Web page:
Despite overtures from the Confederacy of Independent Systems, Ebareebaveebeedee enthusiastically supported the Galactic Republic during the Separatist Crisis, declaring that his people were "going nowhere" and that the Jedi were "koovy."[10] In month 15 of 21 BBY, Metrobig Interplanetary Blastport was seized by the Separatists. Jedi Master Mace Windu and Commander Cody led Republic forces to drive away the battle droids and recapture the spaceport in the Battle of Skor II.[67][71] Ebareebaveebeedee erected a bronzium statue in honor of Windu and named him "Big Time Hero of Beyond-Squib Eliteness."[72] The Squibs found their homeward in uncontrolled territory for the remainder of the war.[73]

Ebareebaveebeedee largely kept the Squibs out of the Galactic Civil War, and the species traded and dealt with members of both sides. Alliance and Imperial intelligence tried to track Squib vessels to the bases of their enemies, but the species made sure to secure the secrecy of their markets.[2] Despite a minor hiccup after the rise of the Empire over the salvage of orbital wrecks,[74] Ebareebaveebeedee secured permission to allow Squib sanitation workers aboard Imperial vessels, thus perpetuating his "spy network."[3]

Nevertheless, early in the New Order, the Squibs found themselves elbowed out by their rivals as much of the galaxy came to rely upon Ugor waste disposal services.[75] The Ugors even secured an exclusive Imperial license not only to collect Imperial garbage dumps but also to accept Imperial dumping.[76][77] The Squibs were forced to rely even more on their spy network; armed with its intelligence, their craft could swoop in and snap up as much garbage as possible before the Ugors arrived to chase them away.[47]

Sometime between 0 and 2 ABY,[50] the Squibs hit their nadir. Their intelligence revealed that the Ugors had obtained a gravity well projector with which they were bringing order to the junk in their home, the Paradise system. This granted the Ugor salvage fleet greater efficiency and drew new customers to both dump their garbage and seek rare pieces of flotsam.[75][77] The king made a deal with a group of Rebel operatives: he would provide information on the location of an Imperial ship they sought in exchange for the projector. When the Rebels and a Squib diplomat named Spilferithimus-narlamos removed the contraption, the Paradise system fell back into disarray. Ebareebaveebeedee then declared a pact of mutual support between the Squibs and the Alliance.[78]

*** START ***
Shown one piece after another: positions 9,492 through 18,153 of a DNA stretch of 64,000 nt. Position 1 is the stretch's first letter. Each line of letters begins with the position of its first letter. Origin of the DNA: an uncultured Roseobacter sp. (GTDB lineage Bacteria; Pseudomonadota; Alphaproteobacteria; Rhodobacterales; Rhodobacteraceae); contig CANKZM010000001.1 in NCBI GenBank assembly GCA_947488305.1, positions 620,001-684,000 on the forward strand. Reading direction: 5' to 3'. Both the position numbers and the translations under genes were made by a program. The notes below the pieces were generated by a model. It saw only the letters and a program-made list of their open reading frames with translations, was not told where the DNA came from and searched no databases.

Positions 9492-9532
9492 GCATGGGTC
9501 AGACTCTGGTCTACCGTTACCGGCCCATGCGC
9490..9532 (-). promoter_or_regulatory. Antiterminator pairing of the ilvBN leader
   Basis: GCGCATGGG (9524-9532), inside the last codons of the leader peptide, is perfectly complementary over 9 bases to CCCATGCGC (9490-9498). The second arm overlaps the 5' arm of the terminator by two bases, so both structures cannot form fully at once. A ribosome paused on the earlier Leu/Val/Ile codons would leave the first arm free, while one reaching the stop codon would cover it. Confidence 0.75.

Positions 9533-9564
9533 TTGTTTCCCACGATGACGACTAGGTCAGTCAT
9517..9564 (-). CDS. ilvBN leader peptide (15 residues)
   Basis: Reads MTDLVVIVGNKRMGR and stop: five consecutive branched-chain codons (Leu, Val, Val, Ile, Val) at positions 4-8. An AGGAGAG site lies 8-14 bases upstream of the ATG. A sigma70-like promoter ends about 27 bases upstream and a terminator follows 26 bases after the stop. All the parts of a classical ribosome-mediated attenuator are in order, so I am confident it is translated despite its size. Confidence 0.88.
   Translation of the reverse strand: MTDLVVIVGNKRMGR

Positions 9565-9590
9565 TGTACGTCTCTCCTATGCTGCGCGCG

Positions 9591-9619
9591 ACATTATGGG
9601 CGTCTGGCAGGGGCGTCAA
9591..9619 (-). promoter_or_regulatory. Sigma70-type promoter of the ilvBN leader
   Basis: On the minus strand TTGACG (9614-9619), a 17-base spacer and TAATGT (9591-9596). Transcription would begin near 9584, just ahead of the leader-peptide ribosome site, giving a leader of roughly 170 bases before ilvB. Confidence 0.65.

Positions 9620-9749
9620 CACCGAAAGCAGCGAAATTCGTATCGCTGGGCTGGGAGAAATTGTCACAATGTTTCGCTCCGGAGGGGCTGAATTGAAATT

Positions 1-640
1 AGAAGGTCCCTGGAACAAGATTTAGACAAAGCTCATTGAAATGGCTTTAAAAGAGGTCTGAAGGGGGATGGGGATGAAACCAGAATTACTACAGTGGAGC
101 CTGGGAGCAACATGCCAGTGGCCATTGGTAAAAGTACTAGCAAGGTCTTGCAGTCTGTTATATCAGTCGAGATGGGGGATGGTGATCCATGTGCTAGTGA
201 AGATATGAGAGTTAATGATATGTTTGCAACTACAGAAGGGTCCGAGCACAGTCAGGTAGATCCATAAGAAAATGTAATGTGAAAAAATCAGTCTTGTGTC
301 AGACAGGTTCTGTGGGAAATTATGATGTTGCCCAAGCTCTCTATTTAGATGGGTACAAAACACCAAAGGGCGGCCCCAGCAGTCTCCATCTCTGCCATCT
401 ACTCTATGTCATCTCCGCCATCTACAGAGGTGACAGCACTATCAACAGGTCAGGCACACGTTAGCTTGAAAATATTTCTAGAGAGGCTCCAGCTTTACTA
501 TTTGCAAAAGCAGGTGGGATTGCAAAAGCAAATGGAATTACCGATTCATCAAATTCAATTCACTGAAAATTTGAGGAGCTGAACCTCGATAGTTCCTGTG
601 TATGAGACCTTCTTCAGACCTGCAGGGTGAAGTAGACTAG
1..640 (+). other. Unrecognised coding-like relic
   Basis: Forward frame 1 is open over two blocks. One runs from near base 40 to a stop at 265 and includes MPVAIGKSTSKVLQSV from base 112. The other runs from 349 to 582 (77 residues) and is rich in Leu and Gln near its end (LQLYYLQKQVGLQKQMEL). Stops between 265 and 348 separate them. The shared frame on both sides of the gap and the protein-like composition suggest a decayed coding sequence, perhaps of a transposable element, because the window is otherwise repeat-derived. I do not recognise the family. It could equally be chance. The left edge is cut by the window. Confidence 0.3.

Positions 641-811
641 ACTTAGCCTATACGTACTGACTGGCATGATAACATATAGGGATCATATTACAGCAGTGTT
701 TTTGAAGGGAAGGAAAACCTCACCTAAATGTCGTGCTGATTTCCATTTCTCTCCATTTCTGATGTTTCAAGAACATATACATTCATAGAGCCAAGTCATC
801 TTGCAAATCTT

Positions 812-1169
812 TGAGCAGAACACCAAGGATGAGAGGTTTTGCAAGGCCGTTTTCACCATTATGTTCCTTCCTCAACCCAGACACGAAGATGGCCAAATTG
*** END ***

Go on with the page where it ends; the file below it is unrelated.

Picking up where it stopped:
With the defeat of the Empire at the Battle of Endor and the formation of the New Republic in 4 ABY, the Squibs maintained their neutrality. As late as the Thrawn campaign of 9 ABY, their world remained unaligned.[79] Nevertheless, by 137 ABY, Skor II had fallen to Darth Krayt's Sith Empire.[80]

Squibs in the galaxy

"Secret agent Dono to Momship. Hope you enjoying plenty big treasure dump. Plenty good stuff left on big-ship, you bet. Have place-numbers for next big-ship stop. Will transmit in super-secret Squib code. Starting now."
Dono
Squibs freely mingled with species across the galaxy.

Although a few held mundane jobs, such as flying air taxis on Coruscant,[23] garbage was everywhere, and Squibs were where the garbage was.[1] Many capital ships contracted Squib sanitation workers to handle onboard refuse. A telltale sign that Squibs were aboard was that ejected trash had been stripped of potentially valuable parts.[81] Many galactic citizens came to regard the beings as no more than laborers, an idea that persisted well into the days of the New Jedi Order.[2] Especially in the Imperial period, Squib garbage workers kept a low profile and avoided contact with their employers; others broke their contracts due to mistreatment.[81] Rebel Alliance operatives cultivated disaffected Squibs to gain valuable logistical and operational intelligence about Imperial vessels.[82] In 3 ABY, undercover Alliance operatives were subcontracted by the Squib Jeremos to work aboard the Star Destroyer Indomitable. They used their position to gain access to sensitive areas of the ship and further their mission.[83]